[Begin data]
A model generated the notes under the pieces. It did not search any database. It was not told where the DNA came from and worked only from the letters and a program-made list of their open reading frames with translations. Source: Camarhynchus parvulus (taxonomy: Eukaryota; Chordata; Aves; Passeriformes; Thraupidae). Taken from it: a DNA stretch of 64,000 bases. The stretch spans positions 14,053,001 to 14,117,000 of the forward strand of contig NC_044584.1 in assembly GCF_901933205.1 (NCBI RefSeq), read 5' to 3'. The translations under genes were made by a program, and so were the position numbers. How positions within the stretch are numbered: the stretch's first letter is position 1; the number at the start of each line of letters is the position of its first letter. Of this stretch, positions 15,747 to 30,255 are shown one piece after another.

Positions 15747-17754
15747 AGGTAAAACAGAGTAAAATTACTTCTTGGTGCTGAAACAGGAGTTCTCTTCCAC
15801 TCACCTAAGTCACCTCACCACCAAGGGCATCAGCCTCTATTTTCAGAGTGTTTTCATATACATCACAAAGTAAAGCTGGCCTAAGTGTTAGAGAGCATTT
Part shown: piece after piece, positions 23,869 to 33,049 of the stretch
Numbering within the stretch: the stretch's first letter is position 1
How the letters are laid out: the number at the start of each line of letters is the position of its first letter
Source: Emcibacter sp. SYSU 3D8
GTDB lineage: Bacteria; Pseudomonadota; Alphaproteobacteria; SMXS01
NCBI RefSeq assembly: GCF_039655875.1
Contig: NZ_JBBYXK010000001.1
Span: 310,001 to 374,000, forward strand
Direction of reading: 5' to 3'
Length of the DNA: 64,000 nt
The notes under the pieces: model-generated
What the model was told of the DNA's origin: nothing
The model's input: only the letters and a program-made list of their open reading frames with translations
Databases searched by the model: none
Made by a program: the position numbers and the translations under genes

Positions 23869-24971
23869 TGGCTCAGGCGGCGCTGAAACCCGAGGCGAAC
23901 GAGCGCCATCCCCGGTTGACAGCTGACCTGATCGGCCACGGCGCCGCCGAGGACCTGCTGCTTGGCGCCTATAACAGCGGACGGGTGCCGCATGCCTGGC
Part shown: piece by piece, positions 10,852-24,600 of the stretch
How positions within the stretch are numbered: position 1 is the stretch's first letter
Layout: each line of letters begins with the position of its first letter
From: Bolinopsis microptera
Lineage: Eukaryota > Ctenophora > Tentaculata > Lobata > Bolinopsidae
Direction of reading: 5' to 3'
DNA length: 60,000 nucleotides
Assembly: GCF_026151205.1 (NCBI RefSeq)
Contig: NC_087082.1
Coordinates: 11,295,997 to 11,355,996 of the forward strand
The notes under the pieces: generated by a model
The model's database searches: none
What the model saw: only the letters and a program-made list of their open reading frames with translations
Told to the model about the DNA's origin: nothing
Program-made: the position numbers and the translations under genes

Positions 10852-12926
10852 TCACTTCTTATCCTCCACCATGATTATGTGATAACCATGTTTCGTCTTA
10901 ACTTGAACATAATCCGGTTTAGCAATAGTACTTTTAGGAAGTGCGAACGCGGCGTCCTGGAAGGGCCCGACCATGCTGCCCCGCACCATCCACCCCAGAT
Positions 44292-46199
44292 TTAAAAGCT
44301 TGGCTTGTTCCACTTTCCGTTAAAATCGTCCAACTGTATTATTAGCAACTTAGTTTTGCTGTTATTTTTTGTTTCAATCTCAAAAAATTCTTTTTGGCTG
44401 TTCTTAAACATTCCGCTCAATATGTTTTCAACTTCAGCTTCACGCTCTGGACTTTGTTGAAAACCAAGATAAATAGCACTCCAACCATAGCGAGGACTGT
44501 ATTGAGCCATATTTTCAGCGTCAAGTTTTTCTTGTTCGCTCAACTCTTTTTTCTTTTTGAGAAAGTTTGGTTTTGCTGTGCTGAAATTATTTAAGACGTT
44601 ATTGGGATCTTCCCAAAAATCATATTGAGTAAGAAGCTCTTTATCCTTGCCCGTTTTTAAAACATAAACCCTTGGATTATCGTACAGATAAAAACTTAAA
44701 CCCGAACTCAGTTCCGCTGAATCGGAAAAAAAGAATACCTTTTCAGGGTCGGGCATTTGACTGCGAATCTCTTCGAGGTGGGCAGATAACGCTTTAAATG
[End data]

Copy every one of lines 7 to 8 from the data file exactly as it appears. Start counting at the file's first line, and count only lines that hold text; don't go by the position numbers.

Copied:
How the letters are laid out: the number at the start of each line of letters is the position of its first letter
Source: Emcibacter sp. SYSU 3D8